The Herrenbude has been around since 2008 – but things actually started Christmas 2006. Back then, Achim felt nostalgic and surfed the Internet to find the legendary Finnish footwear brand Karhu he remembered from his youth. “Until 1953, the sneakers featured three stripes and the company still owned the patent. According to company history, Karhu sold it to Adi Dassler for about one thousand dollars and two bottles of good whiskey.“ Unfortunately, Karhu no longer sells the Originals line made in Finland. But I am impressed that Achim knows all of these details.

He goes on and reveals that he is fascinated by these types of stories and has little by little started to collect them and research products. Prior to that, he worked as a creative producer on film and TV productions and assisted clients with a specific budget to find what they were looking for. “I thought, I might be able to do the same in a fashion setting. I know where to find the items, I love finding them, putting them together and making a pre-selection. When this space became available, I decided to give it a try.“ And thus the Herrenbude was born.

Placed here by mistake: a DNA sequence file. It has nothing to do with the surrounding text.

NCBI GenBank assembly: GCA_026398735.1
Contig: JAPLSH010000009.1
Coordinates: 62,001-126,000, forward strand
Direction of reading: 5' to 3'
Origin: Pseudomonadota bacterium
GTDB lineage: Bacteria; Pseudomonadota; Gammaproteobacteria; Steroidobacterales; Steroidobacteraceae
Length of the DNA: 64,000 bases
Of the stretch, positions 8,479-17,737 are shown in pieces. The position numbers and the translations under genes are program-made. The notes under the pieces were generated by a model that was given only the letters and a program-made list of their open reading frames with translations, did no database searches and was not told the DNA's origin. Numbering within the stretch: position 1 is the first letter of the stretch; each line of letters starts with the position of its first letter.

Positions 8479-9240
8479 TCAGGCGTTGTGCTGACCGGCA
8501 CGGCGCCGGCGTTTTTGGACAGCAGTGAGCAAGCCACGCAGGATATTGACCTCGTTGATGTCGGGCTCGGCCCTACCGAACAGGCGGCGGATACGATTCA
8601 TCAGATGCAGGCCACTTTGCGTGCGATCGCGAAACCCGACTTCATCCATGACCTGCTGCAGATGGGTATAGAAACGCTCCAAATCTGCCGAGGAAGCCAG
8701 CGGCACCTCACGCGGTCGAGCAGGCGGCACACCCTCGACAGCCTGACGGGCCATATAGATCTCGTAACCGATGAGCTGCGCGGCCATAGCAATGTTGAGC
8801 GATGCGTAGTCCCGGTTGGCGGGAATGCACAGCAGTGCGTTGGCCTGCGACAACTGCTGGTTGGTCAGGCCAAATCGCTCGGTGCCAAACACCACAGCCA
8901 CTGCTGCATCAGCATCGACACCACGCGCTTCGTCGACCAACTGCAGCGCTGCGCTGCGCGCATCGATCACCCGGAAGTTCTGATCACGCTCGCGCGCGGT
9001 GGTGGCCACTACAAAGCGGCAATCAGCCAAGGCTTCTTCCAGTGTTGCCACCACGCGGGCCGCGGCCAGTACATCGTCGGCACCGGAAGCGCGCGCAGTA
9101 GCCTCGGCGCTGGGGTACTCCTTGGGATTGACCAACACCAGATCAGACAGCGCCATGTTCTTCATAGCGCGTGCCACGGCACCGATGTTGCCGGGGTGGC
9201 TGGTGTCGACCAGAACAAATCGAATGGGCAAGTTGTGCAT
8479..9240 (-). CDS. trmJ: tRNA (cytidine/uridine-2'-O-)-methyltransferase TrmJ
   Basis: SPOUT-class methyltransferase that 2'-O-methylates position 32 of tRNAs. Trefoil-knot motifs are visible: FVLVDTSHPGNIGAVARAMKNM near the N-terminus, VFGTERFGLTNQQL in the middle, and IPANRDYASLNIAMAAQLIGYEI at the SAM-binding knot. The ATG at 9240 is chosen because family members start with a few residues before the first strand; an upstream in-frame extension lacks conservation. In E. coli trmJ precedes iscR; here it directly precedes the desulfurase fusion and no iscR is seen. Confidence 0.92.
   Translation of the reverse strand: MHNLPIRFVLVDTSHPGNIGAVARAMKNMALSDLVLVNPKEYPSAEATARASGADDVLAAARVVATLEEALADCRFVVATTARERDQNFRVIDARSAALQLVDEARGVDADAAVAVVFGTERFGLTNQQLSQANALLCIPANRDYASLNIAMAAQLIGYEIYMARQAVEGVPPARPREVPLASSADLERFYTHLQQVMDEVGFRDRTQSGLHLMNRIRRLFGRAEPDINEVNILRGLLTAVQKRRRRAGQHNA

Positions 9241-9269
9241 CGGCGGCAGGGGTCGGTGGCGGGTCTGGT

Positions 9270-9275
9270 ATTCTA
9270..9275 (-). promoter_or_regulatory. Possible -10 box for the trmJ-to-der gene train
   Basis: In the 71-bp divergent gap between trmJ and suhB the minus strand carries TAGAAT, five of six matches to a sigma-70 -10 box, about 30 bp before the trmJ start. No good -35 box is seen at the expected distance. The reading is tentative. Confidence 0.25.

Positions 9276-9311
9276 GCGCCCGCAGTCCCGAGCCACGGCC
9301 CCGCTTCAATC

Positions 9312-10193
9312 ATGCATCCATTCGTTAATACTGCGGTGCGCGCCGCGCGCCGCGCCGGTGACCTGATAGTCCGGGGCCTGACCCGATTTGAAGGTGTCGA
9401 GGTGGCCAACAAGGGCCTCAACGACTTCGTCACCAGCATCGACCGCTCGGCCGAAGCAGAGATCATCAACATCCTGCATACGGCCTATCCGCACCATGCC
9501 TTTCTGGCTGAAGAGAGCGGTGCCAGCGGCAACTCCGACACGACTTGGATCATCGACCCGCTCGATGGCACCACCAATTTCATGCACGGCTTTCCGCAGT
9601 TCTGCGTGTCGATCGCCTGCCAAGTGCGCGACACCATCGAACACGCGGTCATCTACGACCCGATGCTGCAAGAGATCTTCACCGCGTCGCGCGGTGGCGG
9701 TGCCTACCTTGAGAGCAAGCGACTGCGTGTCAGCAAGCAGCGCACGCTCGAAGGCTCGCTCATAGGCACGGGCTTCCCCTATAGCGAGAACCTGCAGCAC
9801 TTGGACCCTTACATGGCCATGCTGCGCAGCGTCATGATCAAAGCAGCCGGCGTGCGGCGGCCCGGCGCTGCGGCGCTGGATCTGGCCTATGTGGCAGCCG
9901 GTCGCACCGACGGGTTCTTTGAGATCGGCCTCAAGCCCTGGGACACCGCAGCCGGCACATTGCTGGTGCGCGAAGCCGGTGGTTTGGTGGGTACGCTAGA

Photo
Source: iXtenso/Günther

From socks to tuxedos – Achim emphasizes complete contemporary men’s outfits

This is also how Achim came up with his job title “truffle hog of men’s fashion“. After all, his pre-selection is partially geared towards customer needs but is also based on what the boss would or wouldn’t want to wear himself. In today’s vernacular, you might call this curated shopping, albeit in a brick-and-mortar setting and with personal style consulting. I would call it “back to the roots“. This concept was a thing before the Internet, if anyone can still remember those times.

Watch the Herrenbude